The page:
Our children are growing up witnessing momentous world changes that are sure to propel society forward. As parents, we have the privilege and responsibility of helping shape the thoughts of our little girls and boys. A recent “Women in Technology” event, co-hosted by ANSYS, was an eye-opener for me on the importance of exposure for these very impressionable minds.

As with all mothers who are also pursuing a career, my day starts early and ends late, and every minute counts! Evening networking events are an inconvenience as they put a dent into an already packed schedule. They have to be really important for one to take precious time away from other commitments, like taking care of the needs of children who have been at school for over 10 hours or catching up on work or chores! Considering all of this, I am very glad that I not only attended this event, but also brought my daughter along.

The event itself was a high-impact panel discussion among women achievers in the field of technology on the following topics: personal branding, leadership, negotiation, networking and mentoring. It was a revelation that certain facets of my personality and challenges that I felt were unique to me are actually common behaviors exhibited by women in general. Nuggets and insights came out of the discussion that were of tremendous value to all. Half-way through the discussion, as I sat enraptured, my daughter asked me for my phone and I quietly handed it to her, fully expecting her to open up “Temple Run.” After all, how would an elementary student connect with this discussion and find it interesting?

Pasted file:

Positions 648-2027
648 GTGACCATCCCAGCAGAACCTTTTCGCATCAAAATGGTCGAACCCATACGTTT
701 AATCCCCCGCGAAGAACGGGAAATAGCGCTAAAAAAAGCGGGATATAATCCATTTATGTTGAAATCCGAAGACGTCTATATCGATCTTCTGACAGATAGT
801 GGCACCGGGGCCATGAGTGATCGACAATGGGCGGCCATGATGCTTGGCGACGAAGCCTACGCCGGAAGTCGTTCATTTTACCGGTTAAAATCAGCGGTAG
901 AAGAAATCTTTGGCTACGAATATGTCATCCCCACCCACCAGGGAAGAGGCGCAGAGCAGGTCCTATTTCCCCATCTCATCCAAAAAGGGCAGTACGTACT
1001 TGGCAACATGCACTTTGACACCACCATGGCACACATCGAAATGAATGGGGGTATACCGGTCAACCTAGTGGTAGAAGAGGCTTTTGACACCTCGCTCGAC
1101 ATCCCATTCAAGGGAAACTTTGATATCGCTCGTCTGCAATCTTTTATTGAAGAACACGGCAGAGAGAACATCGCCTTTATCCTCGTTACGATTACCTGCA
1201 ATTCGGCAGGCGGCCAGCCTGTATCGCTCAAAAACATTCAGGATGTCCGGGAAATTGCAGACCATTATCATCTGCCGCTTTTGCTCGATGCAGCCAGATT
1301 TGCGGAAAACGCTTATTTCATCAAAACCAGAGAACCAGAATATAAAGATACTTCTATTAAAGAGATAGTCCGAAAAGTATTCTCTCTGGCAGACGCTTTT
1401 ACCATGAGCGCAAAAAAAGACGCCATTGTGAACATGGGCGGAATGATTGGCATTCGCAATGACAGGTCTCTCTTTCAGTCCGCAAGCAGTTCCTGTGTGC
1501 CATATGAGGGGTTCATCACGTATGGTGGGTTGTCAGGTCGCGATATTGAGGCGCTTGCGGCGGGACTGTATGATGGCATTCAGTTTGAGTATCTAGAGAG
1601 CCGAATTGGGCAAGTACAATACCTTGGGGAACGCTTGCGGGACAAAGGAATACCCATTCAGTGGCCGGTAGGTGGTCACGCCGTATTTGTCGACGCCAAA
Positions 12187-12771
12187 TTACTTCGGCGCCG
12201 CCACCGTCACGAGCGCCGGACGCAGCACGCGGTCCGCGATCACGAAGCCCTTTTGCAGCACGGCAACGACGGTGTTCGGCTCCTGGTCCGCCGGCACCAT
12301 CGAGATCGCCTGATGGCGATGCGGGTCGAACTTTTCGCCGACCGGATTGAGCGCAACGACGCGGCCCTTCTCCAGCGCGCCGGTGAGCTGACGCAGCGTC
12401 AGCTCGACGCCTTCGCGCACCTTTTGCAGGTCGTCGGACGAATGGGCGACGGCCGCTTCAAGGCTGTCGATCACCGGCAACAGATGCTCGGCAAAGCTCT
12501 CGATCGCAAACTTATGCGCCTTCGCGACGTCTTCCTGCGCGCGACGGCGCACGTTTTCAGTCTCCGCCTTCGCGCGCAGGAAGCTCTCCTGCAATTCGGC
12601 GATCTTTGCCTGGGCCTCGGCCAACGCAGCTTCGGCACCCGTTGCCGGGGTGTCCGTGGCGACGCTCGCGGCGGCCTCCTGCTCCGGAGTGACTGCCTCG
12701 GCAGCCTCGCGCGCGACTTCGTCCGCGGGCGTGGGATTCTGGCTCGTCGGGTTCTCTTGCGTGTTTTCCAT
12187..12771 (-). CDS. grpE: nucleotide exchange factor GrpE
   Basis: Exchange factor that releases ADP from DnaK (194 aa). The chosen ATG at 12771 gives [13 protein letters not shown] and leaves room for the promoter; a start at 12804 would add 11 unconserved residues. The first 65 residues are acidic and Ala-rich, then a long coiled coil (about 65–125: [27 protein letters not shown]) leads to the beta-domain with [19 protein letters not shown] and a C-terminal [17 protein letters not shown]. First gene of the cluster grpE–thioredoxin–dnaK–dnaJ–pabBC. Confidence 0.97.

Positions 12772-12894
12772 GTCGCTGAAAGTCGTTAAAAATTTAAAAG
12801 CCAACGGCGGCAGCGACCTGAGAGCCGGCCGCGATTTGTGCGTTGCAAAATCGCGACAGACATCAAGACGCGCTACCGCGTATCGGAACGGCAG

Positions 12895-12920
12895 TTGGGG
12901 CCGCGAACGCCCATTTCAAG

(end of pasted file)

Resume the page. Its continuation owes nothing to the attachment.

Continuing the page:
To demonstrate the power of influence, these are the notes my 10-year-old took on my phone — completely on her own initiative with no encouragement from her mother:

  • Lead yourself with what you are good at.
  • Try to make yourself shine.
  • Always respect mentors.
  • Cannot “manage” army in war, “lead’ it.”
  • Figure how to problem-solve.
  • Make decisions.
  • Have communication, courage, consistency.
  • Be able to negotiate.
  • Understand your value and be passionate.
  • Do not take advantage of people.
  • Do not lose people’s trust.
  • Do not be too humble.
  • Do not be shy.
  • Add value to the next level.
  • Do not compromise passion and calling.

And, the morning conversation on the way to school the following day was on personal branding, networking and mentoring! As a parent of two daughters, my only regret was that I hadn’t worked out the schedules so that my older daughter, a sophomore in high school, could also attend.

Some events become defining moments in our lives and this was one. Take the time to proactively seek such opportunities. I know I will. It is more than worth it — for us as fathers and mothers, for our sons and daughters!